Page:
With the tiredness are you drinking throughout your ride ? if not then you need to keep your fluid levels up. Have you had something to eat befoe going out on your ride? Also your unfit so you should expect some degree of tiredness. Just make sure that you have some form of recovery food or drink within half an hour of finishing your ride. It will help you recover properly and help with your muscles following their workout.

    Keep at it mate you'll be fine just keep at it and it will get easier. We all have to start somewhere.
    Bianchi. There are no alternatives only compromises!
    I RIDE A KONA CADABRA -would you like to come and have a play with my magic link?
  • Takis61Takis61 Posts: 239
    Average mileage always an unreliable indicator, I tend to average less than 16 mph, but then it is always windy (I live on the coast) & terrain & roads (traffic lights etc.) have a major effect.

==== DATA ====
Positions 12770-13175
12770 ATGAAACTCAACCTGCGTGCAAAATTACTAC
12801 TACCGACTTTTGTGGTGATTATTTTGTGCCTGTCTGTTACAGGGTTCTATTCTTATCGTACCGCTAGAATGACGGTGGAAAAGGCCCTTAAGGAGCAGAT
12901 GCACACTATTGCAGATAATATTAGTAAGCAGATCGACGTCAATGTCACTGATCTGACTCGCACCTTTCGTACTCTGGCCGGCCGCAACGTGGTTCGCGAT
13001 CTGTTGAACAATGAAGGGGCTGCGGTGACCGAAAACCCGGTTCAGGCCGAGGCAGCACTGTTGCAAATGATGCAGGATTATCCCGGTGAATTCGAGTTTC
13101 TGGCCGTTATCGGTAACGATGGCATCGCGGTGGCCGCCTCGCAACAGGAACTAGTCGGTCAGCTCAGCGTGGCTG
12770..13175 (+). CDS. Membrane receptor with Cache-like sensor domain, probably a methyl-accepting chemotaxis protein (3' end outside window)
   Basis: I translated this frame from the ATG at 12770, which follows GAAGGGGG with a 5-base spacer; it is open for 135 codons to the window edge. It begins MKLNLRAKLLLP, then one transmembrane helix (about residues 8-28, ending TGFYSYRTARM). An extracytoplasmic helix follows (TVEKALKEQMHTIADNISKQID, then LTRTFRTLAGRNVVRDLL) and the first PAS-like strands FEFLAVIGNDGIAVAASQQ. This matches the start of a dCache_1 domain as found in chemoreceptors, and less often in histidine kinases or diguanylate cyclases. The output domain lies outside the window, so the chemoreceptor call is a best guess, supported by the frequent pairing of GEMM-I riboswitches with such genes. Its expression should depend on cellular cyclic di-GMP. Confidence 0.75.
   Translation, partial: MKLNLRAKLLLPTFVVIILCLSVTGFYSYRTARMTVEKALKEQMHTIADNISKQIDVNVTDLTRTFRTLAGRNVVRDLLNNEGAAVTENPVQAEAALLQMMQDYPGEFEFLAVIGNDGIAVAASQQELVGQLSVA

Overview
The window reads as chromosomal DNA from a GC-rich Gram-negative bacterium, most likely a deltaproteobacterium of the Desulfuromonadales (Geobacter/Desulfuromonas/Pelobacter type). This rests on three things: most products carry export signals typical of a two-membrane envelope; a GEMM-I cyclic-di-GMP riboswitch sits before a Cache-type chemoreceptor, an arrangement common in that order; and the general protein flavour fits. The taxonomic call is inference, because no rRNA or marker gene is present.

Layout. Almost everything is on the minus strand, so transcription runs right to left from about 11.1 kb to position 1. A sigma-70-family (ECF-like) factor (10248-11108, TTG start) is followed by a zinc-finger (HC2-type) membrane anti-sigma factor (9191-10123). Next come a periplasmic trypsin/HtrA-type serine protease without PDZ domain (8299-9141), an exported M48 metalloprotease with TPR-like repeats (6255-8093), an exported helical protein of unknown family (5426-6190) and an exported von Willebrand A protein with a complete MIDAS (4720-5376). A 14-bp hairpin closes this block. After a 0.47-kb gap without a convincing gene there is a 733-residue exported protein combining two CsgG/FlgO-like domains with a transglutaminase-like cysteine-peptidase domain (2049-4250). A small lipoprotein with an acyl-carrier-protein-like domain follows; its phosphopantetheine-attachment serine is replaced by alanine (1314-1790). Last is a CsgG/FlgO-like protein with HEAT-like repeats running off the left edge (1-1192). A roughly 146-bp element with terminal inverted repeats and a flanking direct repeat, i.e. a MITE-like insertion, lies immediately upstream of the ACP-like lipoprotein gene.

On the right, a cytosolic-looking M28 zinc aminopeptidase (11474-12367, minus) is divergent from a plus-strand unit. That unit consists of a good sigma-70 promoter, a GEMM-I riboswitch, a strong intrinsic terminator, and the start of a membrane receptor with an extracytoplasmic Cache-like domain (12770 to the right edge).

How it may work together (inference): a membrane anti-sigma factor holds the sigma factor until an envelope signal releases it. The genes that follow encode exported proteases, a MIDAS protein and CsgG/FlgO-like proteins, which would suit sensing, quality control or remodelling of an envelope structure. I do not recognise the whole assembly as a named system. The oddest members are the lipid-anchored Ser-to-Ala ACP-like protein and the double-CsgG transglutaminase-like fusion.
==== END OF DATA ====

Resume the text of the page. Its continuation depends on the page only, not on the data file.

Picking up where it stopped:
But overall pretty good, you're probably going too far, and too fast - plan some shorter rides to build cycling muscle memory, plan some hard, short sessions to build strength, "recovery" rides day after if feeling knackered (REALLY SLOW) and build up to long rides for stamina.
    Another tip - if I'm aiming for a 50 mile + ride, I start off just spinning & rolling along for the first half hour or so & try & restrain the "go for it" urge - danger is you blow & the 2nd half of the ride becomes torture.
    My knees hurt !
  • REF123REF123 Posts: 13
    Actually, 16 mph is a good average, especially for someone just starting out, but my advice to you is to not pay so much attention to that for a bit.
    Just build up slowly and try your best to remain hydrated and nourished which are the two most important things in all of this.
    As far as clipping in and out are concerned, expect to fall a few times, mostly when forgetting you are clipped in at an intersection.
    We have all done this and we all have our embarrassing stories.
    At first, maybe, unclip well in advance of an intersection and try to keep from accidentally clipping back in before you stop.
    After awhile, clipping in and out will become second nature and you won’t have to take that precaution.